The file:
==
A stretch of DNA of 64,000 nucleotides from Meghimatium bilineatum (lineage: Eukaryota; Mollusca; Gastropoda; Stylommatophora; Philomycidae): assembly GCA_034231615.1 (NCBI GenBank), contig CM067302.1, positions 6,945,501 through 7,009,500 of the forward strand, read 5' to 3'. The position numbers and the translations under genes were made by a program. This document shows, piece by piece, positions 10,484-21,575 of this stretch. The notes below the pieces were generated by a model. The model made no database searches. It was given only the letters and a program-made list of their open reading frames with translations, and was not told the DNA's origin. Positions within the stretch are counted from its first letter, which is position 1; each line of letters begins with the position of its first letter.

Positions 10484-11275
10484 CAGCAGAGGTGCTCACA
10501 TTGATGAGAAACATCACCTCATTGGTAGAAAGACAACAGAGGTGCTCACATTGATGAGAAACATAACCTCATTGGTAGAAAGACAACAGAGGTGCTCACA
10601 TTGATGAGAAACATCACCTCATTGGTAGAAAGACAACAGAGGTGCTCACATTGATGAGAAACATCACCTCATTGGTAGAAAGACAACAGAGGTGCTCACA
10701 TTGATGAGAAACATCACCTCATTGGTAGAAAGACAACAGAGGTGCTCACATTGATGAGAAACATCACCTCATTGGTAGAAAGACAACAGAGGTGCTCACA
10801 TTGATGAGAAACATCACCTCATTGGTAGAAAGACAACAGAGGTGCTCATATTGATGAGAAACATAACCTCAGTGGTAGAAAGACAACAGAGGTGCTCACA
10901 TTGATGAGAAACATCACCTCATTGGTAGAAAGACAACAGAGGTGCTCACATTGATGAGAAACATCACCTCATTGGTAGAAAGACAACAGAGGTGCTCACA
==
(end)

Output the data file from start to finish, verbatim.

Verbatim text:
A stretch of DNA of 64,000 nucleotides from Meghimatium bilineatum (lineage: Eukaryota; Mollusca; Gastropoda; Stylommatophora; Philomycidae): assembly GCA_034231615.1 (NCBI GenBank), contig CM067302.1, positions 6,945,501 through 7,009,500 of the forward strand, read 5' to 3'. The position numbers and the translations under genes were made by a program. This document shows, piece by piece, positions 10,484-21,575 of this stretch. The notes below the pieces were generated by a model. The model made no database searches. It was given only the letters and a program-made list of their open reading frames with translations, and was not told the DNA's origin. Positions within the stretch are counted from its first letter, which is position 1; each line of letters begins with the position of its first letter.

Positions 10484-11275
10484 CAGCAGAGGTGCTCACA
10501 TTGATGAGAAACATCACCTCATTGGTAGAAAGACAACAGAGGTGCTCACATTGATGAGAAACATAACCTCATTGGTAGAAAGACAACAGAGGTGCTCACA
10601 TTGATGAGAAACATCACCTCATTGGTAGAAAGACAACAGAGGTGCTCACATTGATGAGAAACATCACCTCATTGGTAGAAAGACAACAGAGGTGCTCACA
10701 TTGATGAGAAACATCACCTCATTGGTAGAAAGACAACAGAGGTGCTCACATTGATGAGAAACATCACCTCATTGGTAGAAAGACAACAGAGGTGCTCACA
10801 TTGATGAGAAACATCACCTCATTGGTAGAAAGACAACAGAGGTGCTCATATTGATGAGAAACATAACCTCAGTGGTAGAAAGACAACAGAGGTGCTCACA
10901 TTGATGAGAAACATCACCTCATTGGTAGAAAGACAACAGAGGTGCTCACATTGATGAGAAACATCACCTCATTGGTAGAAAGACAACAGAGGTGCTCACA